Worldwide, people on the front lines have been working around the clock to contain the spread of COVID-19. With the United States experiencing the worst surge of the pandemic this holiday season, nurses, physicians, and other health professionals will have their hands full. This is their story.
Inequitable access to health care has long been a challenge in the United States. Even before the COVID-19 pandemic struck, the system was plagued by exorbitant prices, lack of insurance coverage, and significant health disparities based on race, income, and ZIP codes. Compared with other developed economies, the U.S. has the highest health care expenditures, yet that investment is not reflected in its outcomes. It has a lower life expectancy than the average of the OECD (the group of the world’s richest economies), as well as lower levels of health care coverage.
Now, the COVID-19 virus has cast into sharp relief the extent of the weaknesses of the health care system in the U.S. and how social determinants of health can affect outcomes in entire communities. COVID-19, which has claimed the lives of more than a quarter-million Americans and counting, has been the test of a lifetime for the American health care system.
To truly put this into perspective, the United Nations Foundation spoke to front-line workers around the country who are carrying out their jobs amid waves of COVID-19. From a firefighter/EMT simultaneously responding to fires — a byproduct of another deep-rooted challenge, the global fight against climate change — and fielding medical calls, to a nurse practitioner providing guidance on health services to the most vulnerable segments of her community, we will be featuring Americans whose experiences illustrate the urgency of equitable access to quality health care, and why we must #UniteforHealth now.
MEET ANGIE MILLER
Angie Miller is a family nurse practitioner at Heartland Health Services, a Federally Qualified Health Clinic (FQHC) in Peoria, Illinois, that provides access to high-quality, affordable health care to some of the area’s most vulnerable, including low-income families, homeless people, and other uninsured or underinsured populations.
Tell us about your day-to-day working during the COVID-19 pandemic
I’ve worked in the medical field for over 20 years, with experience in cardiology, infectious disease, internal medicine and pediatrics, and family medicine. Now, I find myself providing care to COVID-19 patients in an outpatient setting.
My role at Heartland is as the walk-in provider. I see everyone from newborns to the elderly for their immediate needs, and then I direct them to the appropriate place or person. For example, if they don’t have a primary care provider, I set them up with one, or if they need to go to a specialist, I refer them. I see patients for a variety of needs including school or work physicals, diabetes, hypertension, musculoskeletal injuries, headaches, anxiety, depression, STD testing, and suspected COVID-19 cases or COVID-19 follow-ups.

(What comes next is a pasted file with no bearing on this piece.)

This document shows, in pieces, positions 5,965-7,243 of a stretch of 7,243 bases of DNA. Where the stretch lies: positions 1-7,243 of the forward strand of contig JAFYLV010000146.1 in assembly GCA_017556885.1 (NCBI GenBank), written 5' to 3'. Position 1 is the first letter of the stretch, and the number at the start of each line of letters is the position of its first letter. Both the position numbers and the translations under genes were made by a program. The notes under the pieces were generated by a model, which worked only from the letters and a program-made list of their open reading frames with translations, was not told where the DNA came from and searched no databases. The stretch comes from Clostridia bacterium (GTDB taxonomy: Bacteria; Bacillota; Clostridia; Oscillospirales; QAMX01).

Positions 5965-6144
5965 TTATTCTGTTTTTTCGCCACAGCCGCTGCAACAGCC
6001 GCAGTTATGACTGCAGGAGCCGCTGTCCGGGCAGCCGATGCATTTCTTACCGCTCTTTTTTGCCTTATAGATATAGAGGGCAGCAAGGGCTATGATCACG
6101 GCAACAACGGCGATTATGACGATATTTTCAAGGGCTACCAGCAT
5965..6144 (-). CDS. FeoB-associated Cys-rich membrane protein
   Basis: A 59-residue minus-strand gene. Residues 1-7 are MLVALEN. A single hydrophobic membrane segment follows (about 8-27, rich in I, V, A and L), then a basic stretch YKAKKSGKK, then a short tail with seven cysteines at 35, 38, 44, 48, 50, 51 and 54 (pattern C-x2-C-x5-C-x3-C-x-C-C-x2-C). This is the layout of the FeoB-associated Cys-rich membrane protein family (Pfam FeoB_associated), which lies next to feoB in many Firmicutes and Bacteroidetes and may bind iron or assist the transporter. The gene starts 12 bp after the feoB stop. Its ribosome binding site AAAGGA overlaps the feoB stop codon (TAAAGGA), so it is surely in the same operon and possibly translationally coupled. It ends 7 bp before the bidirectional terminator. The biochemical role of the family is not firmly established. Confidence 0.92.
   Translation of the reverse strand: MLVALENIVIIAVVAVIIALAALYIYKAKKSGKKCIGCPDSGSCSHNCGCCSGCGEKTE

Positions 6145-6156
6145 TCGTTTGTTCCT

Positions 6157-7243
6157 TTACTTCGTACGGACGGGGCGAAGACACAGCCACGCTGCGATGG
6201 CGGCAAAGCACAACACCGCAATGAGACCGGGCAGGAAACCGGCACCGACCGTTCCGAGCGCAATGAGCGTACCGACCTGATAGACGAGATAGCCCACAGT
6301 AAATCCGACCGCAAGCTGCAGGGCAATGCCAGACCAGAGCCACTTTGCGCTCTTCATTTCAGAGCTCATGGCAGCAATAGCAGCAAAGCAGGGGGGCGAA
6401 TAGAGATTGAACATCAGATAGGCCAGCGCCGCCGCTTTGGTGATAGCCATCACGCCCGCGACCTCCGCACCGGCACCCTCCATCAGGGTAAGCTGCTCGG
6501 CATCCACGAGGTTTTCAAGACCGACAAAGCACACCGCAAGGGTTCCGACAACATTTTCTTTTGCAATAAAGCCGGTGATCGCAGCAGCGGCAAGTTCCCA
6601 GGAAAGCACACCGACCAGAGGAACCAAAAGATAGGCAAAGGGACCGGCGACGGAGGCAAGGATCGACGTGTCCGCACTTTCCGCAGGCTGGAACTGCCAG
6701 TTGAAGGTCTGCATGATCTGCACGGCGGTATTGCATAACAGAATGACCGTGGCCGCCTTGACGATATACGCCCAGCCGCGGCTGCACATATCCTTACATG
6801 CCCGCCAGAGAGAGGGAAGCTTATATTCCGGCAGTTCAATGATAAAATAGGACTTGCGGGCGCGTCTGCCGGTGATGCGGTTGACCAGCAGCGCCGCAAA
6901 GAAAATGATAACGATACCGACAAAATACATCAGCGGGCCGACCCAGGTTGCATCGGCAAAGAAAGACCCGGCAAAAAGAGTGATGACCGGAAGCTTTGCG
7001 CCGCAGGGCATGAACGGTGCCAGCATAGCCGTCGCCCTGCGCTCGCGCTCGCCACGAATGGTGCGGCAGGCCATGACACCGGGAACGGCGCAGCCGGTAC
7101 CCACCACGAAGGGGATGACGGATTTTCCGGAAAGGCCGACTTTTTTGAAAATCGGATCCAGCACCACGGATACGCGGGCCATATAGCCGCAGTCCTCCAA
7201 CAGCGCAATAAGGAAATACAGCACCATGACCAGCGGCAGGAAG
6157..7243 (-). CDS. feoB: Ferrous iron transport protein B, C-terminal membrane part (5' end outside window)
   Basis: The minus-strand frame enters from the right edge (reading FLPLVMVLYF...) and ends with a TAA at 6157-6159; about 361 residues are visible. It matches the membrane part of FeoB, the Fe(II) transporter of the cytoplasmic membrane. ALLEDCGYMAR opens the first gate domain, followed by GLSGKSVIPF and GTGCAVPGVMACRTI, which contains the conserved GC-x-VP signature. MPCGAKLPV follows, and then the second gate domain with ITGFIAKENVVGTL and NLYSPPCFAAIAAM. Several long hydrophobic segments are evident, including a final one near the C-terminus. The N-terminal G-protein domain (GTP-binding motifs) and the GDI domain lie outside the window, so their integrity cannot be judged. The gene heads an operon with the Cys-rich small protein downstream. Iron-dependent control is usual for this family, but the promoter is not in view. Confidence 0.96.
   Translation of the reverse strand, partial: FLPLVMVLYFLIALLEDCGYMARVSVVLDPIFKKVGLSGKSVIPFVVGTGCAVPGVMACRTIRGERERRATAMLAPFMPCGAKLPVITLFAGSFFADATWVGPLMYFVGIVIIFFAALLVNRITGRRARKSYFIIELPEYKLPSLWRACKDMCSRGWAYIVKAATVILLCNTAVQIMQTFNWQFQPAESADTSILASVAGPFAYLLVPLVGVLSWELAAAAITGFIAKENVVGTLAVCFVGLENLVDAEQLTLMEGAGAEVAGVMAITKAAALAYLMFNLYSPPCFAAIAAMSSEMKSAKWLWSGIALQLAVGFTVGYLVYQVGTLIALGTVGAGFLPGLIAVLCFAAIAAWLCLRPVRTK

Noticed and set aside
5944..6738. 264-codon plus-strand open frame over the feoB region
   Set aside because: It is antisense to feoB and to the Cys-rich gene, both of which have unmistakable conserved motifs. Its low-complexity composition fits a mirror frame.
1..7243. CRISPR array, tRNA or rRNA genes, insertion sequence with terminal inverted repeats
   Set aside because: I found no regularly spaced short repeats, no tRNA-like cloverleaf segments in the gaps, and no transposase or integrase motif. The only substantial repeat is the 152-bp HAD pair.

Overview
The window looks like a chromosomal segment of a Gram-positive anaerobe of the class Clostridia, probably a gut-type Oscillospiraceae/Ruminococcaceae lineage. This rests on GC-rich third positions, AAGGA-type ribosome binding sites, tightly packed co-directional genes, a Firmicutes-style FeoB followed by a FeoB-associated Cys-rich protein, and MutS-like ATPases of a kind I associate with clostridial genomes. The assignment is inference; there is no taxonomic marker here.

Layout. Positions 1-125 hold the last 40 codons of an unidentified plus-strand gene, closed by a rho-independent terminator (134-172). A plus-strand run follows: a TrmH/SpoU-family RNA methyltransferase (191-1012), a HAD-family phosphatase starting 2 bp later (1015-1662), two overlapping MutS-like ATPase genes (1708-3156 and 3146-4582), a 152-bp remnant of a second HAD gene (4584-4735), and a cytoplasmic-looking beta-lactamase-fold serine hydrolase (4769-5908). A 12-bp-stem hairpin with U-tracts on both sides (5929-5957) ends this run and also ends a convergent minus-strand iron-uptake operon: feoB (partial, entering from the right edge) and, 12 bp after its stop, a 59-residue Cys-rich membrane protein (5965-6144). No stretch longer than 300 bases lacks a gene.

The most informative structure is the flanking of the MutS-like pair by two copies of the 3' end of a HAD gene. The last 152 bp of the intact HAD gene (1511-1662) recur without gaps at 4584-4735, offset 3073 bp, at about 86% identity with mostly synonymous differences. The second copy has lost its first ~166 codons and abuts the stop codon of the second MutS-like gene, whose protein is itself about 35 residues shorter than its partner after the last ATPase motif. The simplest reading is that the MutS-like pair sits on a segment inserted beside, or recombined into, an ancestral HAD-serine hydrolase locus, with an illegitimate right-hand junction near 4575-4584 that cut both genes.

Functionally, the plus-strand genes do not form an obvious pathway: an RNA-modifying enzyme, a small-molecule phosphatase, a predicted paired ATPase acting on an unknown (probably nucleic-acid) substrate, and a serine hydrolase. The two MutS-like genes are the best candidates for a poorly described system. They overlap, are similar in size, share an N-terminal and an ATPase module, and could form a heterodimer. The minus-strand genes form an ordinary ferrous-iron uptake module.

If someone comes in with COVID-like symptoms, I see them to rule out other causes for their symptoms, send them to our testing center, and have them quarantine until results are back.
If they mention that they have a family member at home with the virus, then I get them screened as well.
How do you feel being exposed to people who potentially have COVID-19?
In the beginning (February/March), I was very afraid because we did not know a lot about this virus. The information we received was changing almost daily, and we were seeing how badly New York was doing. It was also getting more difficult to get personal protective equipment (PPE).
I had an ill patient who came in, and I could see in her chart that her doctor’s office had not yet notified her of her positive COVID-19 result — that was very scary. I don’t enjoy being exposed, but I’ve gotten a little more used to it since I have seen COVID-positive patients. I just make sure I have my PPE on and continue to pray that God protects me.
I just make sure I have my PPE on and continue to pray that God protects me.
Family Nurse Practitioner
How are people handling the virus in your area?
I think most people are taking this virus seriously, however there are still some who don’t — especially the younger people. Some are still having parties or are gathering, and not wearing masks or practicing social distancing. But the majority of people here are taking this virus seriously.
This pandemic has shined a light on the importance of equal access to health care. What does that mean for you?
This virus has been devastating for everyone, especially our vulnerable populations who have little to no access to health care. There are those who don’t qualify for government assistance or health insurance because they make too much money, but yet can’t afford their employer’s insurance. There are those who are homeless, others who are prisoners, and those who suffer from mental illness and those with comorbidities such as uncontrolled diabetes, obesity, or hypertension.
It makes me feel like our center is more important than ever now because we’re trying to help these people who have nowhere else to go.
This virus has been devastating for everyone, especially our vulnerable populations who have little to no access to health care
Family Nurse Practitioner
What is a positive or hopeful moment that you’ve had working during the pandemic?
Positive moments for me are when I see a patient, friend, or loved one recover from this virus. The recovery rate is high, and this keeps me hopeful. I’m hoping and praying that 2021 will be a better year.
This holiday season, let us recognize the essential workers who are tirelessly working every day so we can be safe during this pandemic. They provide lifesaving care to those in need — often in precarious conditions. We are all safer and stronger when we #UniteforHealth.